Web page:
April 28, 2014 § Leave a comment
I had a chance to interview McCord about his successful Kickstarter project, StoneGrain Field Journals. Listen to the nuts and bolts business story behind a successful crowdfunded project here. In the article below, you’ll find out more about his personal life. Enjoy!
McCord Rees has always loved the outdoors. He grew up in Provo, Utah, about 60 miles south of Salt Lake City. If you aren’t willing to take his word for it, here are some pictures of nearby Sundance that bear testimony to how beautiful the area is.
His start in entrepreneurship came early: selling lollipops at school. At first just for fun, McCord sold lollipops to friends at school. The product took off. Kids were absolutely mental for his products and were seen with them in class, at recess, and after school. He was pocketing $100-$200 a week. Not bad for someone who hadn’t reached his 10th birthday!
His start in entrepreneurship was followed swiftly by his first experience with governmental intervention: the school shut him down. “It’s a distraction,” they argued, and weren’t willing to hear out the fledgling business owner and possible compromises.
Flash forward 13 years. At 21, McCord is driving a construction truck, is married to his wife Rachael, and is making decent money and putting quite a bit away. He got involved in real estate. Constantly learning by educating himself via audiobooks and podcasts during his drives, McCord perspicaciously picked out when to get out of the market and managed to protect his many years of investment.
But he was back to where he started before the real estate speculation: wanting something to do outside of his job – maybe even with a look to replacing his job – which would deliver to him what so many of us dream of but don’t truly aspire to by deeds not just words: more control of time and money.
McCord started taking some business classes at Utah Valley University as part of his journey of figuring out what was next. It was there that he was introduced to the concept of crowdfunding in general and kickstarter in particular.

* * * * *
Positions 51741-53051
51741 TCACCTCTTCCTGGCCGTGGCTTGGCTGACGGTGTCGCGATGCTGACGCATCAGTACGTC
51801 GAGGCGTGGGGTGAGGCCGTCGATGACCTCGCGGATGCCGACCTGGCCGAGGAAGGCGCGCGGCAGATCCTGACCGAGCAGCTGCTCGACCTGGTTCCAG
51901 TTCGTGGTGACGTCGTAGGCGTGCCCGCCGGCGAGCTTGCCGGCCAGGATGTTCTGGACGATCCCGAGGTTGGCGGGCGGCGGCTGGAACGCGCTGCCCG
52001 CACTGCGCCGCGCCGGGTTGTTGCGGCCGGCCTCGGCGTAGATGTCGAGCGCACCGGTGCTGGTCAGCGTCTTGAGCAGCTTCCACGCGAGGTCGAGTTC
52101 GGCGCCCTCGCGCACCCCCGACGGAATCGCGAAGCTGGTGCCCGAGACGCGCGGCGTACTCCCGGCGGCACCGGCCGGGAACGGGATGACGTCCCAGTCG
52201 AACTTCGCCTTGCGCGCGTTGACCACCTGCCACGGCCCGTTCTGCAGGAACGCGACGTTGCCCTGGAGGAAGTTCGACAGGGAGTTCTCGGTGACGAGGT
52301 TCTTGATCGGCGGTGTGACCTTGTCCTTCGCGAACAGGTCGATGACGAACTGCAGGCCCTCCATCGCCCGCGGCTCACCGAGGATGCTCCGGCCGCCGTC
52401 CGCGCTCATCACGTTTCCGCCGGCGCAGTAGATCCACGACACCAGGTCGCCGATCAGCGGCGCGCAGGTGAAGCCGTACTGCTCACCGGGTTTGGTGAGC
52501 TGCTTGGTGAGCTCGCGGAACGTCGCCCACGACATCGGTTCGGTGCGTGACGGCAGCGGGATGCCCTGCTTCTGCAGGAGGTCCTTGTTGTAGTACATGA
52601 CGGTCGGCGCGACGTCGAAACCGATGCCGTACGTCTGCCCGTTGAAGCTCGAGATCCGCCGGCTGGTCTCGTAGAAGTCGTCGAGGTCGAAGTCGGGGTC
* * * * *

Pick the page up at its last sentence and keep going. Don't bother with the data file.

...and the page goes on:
One particular story that stuck with him was a young girl that had manufactured some dice and had several successfully funded projects. Perhaps remembering his lollipop years, McCord though the same thing so many entrepreneurs do: “Heck, I can do that too.”
If lollipops were the fun and effervescent products of youth, journals were clearly the thoughtful products of a man in touch with the environment around him and the world – both small and large – that he lived in.
“Why keep a journal, McCord?” I had to ask. I have a stack of filled-up journals. At least part of my living is made professionally writing. I needed to hear his perspective. My own personal answers would be too easy and obvious. “Well,” he started, “firstly, you can keep a record of your own life. You can also use it to catalogue ideas in development. There’s my own memory loss – a journal helps me combat this – and interestingly – a significant number of backers use it for religious reasons.”
I used the word “backer” and by now you can guess that McCord not only did a project (two, actually, here’s his other one) but did it successfully, and is the reason he is featured on this site. Our best wishes to McCord as he continues his life and entrepreneurial journey.